But more than anything else, security will be enhanced. The Centre is thinking of introducing the ‘tourism police’ force that is quite common across the world.

Hazarduari Palace, earlier known as Bara Kothi, is located on the campus of Kila Nizamat in Murshidabad, on the banks of the Bhagirathi. It was built in the early 19th century by Duncan MacLeod under the reign of Nawab Nazim Humayun Jah of Bengal, Bihar and Orissa (1824-1838). In 1985, the palace was handed over to ASI. Kila Nizamat or Nizamat Kila was the old fort of Murshidabad which was demolished to build this grand palace.

Built in the 13th century, the Konark Sun Temple is shaped like a chariot of the Sun God with 12 pairs of ornamented wheels dragged by seven horses.

Rong Ghor, meaning ‘House of Entertainment’, is a two-storied building that used to serve as the royal sports pavilion. Ahom kings and nobles used to watch buffalo fights and other sports at Rupahi Pathar in Rangpur, particularly during the Rangali Bihu. Said to be one of the oldest surviving amphitheaters in Asia, the building was constructed during the reign of Swargadeo Pramatta Singha in 1744-1750.

Kolhua in Vaishali is where the Buddha is said to have preached his last sermon. To commemorate the event, emperor Ashoka erected one of his famous lion pillars here in the third century BC. A hundred years after the Buddha’s death, Vaishali hosted the second great Buddhist council. Two stupas were erected to commemorate it.

Jainism, too, has its origins in Vaishali. In 527 BC, Lord Mahavir was born on the outskirts of the city and lived in Vaishali till he was 22. Vaishali remains an important pilgrimage centre for both Buddhists and Jains.

source: / The Times of India / Home> City> Kolkata / by Krishnendu Bandyopadhyay, TNN / January 11th, 2015

Country’s highest zoo attempts to save high altitude herbivores from extinction

The initiative taken by Darjeeling’s Padmaja Naidu Himalayan Zoological Park (PNHZP) in conserving high altitude herbivores that have been on the path of extinction, has served to stem the rapid decline in their numbers.

Some of the animals that have been included in the conservation programme of PNHZP, the countries highest altitude zoo located at over 7,000 ft, are the Blue Sheep, the Himalayan Tahr, the Himalayan Goral and the Markhor.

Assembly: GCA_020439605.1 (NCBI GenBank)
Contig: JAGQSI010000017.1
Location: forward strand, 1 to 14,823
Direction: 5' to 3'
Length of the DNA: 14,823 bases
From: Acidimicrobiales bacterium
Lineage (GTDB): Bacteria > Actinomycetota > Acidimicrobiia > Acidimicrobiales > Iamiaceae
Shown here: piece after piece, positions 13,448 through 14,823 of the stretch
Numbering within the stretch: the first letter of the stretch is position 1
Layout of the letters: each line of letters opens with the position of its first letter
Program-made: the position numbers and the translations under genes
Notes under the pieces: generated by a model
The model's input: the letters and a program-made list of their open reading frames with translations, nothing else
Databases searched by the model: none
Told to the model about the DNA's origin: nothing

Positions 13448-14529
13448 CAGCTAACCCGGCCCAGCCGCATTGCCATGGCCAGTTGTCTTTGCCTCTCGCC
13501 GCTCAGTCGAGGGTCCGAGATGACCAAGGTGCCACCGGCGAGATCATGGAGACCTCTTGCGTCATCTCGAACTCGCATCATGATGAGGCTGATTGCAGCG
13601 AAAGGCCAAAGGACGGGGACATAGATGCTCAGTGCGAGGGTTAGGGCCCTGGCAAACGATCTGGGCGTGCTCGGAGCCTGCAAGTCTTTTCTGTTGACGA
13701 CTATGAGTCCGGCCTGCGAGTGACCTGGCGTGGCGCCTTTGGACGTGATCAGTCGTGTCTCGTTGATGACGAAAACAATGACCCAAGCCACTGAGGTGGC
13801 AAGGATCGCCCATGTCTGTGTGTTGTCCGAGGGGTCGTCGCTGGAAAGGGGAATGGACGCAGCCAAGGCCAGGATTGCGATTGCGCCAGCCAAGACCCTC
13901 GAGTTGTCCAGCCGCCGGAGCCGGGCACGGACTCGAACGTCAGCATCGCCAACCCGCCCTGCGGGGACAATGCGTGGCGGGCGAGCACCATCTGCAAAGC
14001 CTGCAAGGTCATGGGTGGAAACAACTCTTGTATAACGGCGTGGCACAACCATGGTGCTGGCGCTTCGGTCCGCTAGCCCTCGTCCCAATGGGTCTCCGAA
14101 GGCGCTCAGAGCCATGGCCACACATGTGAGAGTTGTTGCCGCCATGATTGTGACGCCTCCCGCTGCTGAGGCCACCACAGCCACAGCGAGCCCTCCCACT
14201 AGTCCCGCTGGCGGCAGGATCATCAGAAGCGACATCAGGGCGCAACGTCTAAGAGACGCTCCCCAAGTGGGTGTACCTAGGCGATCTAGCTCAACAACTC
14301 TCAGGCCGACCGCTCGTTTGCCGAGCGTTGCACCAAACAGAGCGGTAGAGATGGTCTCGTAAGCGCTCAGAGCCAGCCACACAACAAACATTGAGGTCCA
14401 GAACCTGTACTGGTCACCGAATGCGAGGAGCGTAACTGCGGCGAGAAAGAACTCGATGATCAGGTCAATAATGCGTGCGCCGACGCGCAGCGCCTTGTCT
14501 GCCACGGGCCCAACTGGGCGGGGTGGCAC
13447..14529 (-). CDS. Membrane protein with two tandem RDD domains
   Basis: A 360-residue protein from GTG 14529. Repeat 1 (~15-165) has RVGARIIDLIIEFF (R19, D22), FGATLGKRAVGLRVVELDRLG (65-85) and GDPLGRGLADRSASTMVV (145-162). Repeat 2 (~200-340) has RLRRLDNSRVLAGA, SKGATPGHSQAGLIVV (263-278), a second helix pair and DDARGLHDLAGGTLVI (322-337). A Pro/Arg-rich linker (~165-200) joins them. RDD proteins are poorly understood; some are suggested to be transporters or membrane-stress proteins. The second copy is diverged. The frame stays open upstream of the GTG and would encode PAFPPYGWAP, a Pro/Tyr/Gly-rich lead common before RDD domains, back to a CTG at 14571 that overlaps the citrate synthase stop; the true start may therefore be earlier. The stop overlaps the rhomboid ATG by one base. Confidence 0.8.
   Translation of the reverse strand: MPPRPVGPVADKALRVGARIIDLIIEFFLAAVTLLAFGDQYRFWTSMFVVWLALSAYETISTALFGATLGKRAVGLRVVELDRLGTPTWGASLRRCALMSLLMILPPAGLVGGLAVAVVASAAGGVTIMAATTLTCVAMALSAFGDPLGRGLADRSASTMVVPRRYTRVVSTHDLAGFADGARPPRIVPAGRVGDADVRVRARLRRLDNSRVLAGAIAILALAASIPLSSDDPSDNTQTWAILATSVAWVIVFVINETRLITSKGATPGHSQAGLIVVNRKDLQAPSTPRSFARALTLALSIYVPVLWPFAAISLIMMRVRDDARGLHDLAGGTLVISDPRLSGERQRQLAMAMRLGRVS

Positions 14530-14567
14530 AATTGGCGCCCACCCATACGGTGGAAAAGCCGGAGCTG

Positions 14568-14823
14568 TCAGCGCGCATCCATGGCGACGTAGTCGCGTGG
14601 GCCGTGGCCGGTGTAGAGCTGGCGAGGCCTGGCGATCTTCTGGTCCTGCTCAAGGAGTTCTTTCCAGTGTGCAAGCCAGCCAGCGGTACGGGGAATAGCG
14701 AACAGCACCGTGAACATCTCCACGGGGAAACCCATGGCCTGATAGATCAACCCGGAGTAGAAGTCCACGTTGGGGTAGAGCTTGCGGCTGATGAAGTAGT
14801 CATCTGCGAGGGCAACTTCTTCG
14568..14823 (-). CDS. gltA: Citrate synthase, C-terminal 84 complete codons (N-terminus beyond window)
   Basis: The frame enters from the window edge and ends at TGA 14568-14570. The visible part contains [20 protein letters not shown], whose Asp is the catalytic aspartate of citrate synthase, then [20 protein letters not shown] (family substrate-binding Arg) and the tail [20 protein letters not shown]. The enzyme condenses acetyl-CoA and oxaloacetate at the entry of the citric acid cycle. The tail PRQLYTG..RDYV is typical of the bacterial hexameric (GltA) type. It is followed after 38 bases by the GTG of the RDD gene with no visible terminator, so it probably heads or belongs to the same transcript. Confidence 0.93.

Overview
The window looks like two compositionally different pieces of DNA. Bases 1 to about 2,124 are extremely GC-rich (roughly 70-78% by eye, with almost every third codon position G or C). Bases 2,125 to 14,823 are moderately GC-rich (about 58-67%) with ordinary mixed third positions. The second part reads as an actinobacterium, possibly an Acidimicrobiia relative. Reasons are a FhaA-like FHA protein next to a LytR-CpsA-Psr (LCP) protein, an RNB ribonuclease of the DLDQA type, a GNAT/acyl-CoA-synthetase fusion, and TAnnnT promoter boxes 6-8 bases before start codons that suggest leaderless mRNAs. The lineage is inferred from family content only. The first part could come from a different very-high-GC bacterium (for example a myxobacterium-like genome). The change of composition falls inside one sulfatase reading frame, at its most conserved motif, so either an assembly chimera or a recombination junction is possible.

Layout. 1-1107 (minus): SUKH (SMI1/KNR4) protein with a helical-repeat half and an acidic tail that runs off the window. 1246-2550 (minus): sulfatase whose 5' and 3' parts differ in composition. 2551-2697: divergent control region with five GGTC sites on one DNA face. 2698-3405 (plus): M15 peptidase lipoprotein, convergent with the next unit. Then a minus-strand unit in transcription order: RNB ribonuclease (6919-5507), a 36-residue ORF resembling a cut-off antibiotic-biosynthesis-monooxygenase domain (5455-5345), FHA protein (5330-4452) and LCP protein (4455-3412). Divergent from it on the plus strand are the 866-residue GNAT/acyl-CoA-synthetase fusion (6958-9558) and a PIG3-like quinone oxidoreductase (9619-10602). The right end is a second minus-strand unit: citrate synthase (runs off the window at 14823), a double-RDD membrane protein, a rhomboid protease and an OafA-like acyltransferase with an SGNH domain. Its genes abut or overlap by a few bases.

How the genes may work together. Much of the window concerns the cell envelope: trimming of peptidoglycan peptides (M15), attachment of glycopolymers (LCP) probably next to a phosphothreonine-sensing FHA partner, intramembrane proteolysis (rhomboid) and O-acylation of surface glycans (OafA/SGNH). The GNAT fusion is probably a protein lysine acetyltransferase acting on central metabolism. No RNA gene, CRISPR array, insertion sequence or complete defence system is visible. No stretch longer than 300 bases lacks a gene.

All the four herbivores have been placed in the Schedule I of the Wildlife Protection Act, 1972, which denotes that the species are ‘threatened’.

The conservation of these animals is also crucial for the Himalayan ecosystem.

“All the four herbivores are the main prey of the much endangered Snow leopard. A decrease in their numbers will naturally affect the existence of the elusive mountain cat,” Upashna Rai, the biologist in the PNHZP told The Hindu. Conserving these herbivores serves the dual purpose of protecting the snow leopard as well. The PNHZP is also involved in the global conservation and breeding programme of the snow leopard.

The Darjeeling Zoo has taken the initiative of breeding these high altitude herbivores and is also involving the other high altitude zoos in breeding and conservation of the species.

It has provided to each of the main zoos of Sikkim and Nainital one pair of the Blue Sheep and the Himalayan Goral as a part of an exchange programme.

In the PNHZP there are 11 Blue sheep (seven males, four females) eight Himalayan Tahrs ( three males, five females) 11 Himalayan Gorals (eight males, three females) and eight Markhors (three males, five females). Interestingly Markhor, an endangered species of goat, is the national animal of Pakistan.

“Our immediate goal is to distribute the species to the high altitude zoos of Sikkim, Nainital and Shimla. We are also testing the genetic purity of the animals before introducing new breeding lines,” A K Jha, the director of the PNHZP told The Hindu.

Dr Jha said that the conservation of the herbivores was aimed at having a healthy population of the animals in the zoos in case the species get extinct in the wild.

source: / The Hindu / Home> News> Cities> Kolkata / by Shiv Sahay Singh / Kolkata – January 11th, 2015

Feminist Jasodhara passes away

Eminent Leftist feminist Jasodhara Bagchi breathed her last here on Friday morning. She was 77.

She suffered a cardiac arrest and multiple organ failure, her daughter Tista Bagchi told The Hindu .

Educated at the city’s Presidency University, Oxford University and Cambridge University, she taught English briefly at the Lady Brabourne College here. From 1964, she spent a major part of her life teaching English at Jadavpur University and went to become the founder-director of the School of Women’s Studies there. Although Ms.Bagchi retired in 1997, she continued to teach at the School of Women’s Studies as an emeritus professor till her death.

Married to renowned economist Amiya Bagchi, she was the former chairperson of the West Bengal Commission for Women. She wrote extensively on social and women’s issues and has been vocal in supporting women movements.

source: / The Hindu / Home> News> Cities> Kolkata / by Special Correspondent / Kolkata – January 10th, 2015